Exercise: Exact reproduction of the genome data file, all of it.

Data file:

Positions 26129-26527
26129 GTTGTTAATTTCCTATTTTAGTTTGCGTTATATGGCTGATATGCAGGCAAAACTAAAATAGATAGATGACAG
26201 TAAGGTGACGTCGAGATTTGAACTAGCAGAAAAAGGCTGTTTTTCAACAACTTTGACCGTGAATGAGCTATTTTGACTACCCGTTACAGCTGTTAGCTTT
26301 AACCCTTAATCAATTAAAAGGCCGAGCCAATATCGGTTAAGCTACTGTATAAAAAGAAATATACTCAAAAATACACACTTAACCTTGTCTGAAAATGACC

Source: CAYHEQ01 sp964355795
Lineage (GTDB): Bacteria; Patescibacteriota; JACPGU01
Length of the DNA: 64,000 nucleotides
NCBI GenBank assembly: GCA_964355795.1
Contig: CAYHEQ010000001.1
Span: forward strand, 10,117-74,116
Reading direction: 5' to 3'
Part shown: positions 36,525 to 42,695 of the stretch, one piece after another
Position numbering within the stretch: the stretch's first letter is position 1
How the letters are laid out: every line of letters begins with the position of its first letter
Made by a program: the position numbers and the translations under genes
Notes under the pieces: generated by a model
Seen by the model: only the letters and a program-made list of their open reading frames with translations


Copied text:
Positions 26129-26527
26129 GTTGTTAATTTCCTATTTTAGTTTGCGTTATATGGCTGATATGCAGGCAAAACTAAAATAGATAGATGACAG
26201 TAAGGTGACGTCGAGATTTGAACTAGCAGAAAAAGGCTGTTTTTCAACAACTTTGACCGTGAATGAGCTATTTTGACTACCCGTTACAGCTGTTAGCTTT
26301 AACCCTTAATCAATTAAAAGGCCGAGCCAATATCGGTTAAGCTACTGTATAAAAAGAAATATACTCAAAAATACACACTTAACCTTGTCTGAAAATGACC

Source: CAYHEQ01 sp964355795
Lineage (GTDB): Bacteria; Patescibacteriota; JACPGU01
Length of the DNA: 64,000 nucleotides
NCBI GenBank assembly: GCA_964355795.1
Contig: CAYHEQ010000001.1
Span: forward strand, 10,117-74,116
Reading direction: 5' to 3'
Part shown: positions 36,525 to 42,695 of the stretch, one piece after another
Position numbering within the stretch: the stretch's first letter is position 1
How the letters are laid out: every line of letters begins with the position of its first letter
Made by a program: the position numbers and the translations under genes
Notes under the pieces: generated by a model
Seen by the model: only the letters and a program-made list of their open reading frames with translations